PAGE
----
BALTIMORE — Responsive stimulation via the RNS® System has no adverse effects on adult patients with medically intractable partial onset seizures, according to study findings presented at the 2014 American Neurological Association Annual Meeting.
The RNS® System (NeuroPace) is an implantable and external product that detects and responds to abnormal electrical activity in the brain by emitting electrical stimulation that normalizes brain activity prior to epileptic seizure.
Martha J. Morrell, MD, of the Stanford University School of Medicine, and colleagues evaluated the impact on quality of life and mood in patients that participated in a two-year, randomized, double-blind controlled trial of the RNS® System as treatment for intractable partial epilepsy.
The Quality of Life in Epilepsy Inventory-89 (QOLIE-89) and mood inventories including the Beck Depression Inventory-II (BDI-II), Center for Epidemiologic Studies Depression Scale (CES-D), and Profile of Mood States (POMS) were administered at baseline, after a 12-week blinded period, and one and two years after implant. A total of 191 participants were randomly assigned to received responsive stimulation or sham placebo treatment during the blinded period.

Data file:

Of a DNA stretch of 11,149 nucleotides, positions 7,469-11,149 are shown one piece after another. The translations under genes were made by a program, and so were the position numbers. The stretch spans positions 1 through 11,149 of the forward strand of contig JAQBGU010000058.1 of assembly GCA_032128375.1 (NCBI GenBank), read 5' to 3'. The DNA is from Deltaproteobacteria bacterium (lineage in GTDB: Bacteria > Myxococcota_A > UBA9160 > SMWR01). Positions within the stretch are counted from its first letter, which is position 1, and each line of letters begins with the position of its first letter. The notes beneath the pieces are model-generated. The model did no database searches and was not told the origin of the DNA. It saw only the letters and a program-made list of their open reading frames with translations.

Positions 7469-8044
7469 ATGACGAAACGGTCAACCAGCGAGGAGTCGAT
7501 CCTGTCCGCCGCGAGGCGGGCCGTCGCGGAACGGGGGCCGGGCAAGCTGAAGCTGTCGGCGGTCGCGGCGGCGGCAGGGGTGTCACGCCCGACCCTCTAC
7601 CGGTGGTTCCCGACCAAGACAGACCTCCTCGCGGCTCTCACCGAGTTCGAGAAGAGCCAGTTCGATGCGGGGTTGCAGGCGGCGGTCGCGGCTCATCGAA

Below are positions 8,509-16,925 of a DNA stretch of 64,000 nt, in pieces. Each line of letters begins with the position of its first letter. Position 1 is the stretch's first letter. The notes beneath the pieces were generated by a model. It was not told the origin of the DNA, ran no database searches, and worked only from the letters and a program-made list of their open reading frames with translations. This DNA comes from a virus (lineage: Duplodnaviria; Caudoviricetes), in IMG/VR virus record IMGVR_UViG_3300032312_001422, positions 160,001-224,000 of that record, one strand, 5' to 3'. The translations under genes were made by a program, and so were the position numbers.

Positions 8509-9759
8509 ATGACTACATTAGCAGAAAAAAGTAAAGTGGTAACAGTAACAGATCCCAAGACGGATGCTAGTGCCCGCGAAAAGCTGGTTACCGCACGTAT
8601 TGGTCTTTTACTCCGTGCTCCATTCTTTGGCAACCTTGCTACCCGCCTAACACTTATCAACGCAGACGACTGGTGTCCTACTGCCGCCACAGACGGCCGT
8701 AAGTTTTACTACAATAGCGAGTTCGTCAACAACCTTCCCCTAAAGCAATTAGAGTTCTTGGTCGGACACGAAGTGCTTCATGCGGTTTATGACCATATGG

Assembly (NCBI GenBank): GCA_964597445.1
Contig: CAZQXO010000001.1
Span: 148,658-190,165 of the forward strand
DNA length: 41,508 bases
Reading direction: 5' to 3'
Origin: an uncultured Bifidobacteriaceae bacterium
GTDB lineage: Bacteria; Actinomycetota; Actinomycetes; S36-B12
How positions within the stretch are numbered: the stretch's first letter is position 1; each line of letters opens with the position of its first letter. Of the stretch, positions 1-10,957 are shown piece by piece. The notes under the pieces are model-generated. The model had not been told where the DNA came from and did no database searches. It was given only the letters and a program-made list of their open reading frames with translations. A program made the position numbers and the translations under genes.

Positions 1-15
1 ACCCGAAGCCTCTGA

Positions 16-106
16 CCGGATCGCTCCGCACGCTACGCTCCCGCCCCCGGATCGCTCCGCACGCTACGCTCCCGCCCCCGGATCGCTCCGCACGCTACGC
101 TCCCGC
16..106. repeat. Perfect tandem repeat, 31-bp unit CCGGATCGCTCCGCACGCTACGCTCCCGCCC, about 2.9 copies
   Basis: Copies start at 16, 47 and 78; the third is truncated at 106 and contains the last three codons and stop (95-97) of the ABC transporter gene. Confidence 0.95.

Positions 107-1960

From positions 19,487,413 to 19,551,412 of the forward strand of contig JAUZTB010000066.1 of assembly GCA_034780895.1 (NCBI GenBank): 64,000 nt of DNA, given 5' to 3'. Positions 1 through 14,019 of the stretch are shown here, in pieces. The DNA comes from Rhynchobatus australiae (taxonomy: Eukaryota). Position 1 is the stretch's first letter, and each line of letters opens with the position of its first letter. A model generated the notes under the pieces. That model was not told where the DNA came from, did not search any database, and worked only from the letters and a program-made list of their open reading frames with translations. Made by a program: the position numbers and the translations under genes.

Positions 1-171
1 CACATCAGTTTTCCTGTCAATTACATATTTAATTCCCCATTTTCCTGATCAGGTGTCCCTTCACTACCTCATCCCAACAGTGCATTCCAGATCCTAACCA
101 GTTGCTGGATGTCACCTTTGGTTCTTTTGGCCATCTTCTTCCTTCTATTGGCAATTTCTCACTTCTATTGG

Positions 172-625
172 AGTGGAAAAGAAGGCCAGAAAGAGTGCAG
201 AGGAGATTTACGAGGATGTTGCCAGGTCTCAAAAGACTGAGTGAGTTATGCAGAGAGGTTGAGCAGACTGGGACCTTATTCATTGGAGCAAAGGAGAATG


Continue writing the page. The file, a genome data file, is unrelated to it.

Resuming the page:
The results showed statistically significant improvement from baseline (P<0.05) in QOLIE-89 scores in both groups at the end of the blinded period and one and two years after, and no adverse change in mood was observed. The number of patients categorized as having depression or reporting suicidality remained stable throughout the study.
Responsive stimulation via the RNS® System in adults with medically intractable partial onset seizures resulted in steady improvement in QOL scores and no decline in mood, and therefore is a safe and effective treatment, the researchers concluded.
- Kapur R et al. Abstract #S213 “Quality of Life (QOL) and Mood in Adults with Medically Intractable Partial Onset Seizures Treated with Responsive Cortical Stimulation” Presented at: American Neurological Association 2014 Annual Meeting. Oct 12-14, 2014; Baltimore.
Disclosures: This study received funding from NeuroPace, Inc., and several researchers are either employees of NeuroPace, Inc., or served as paid consultants for the company.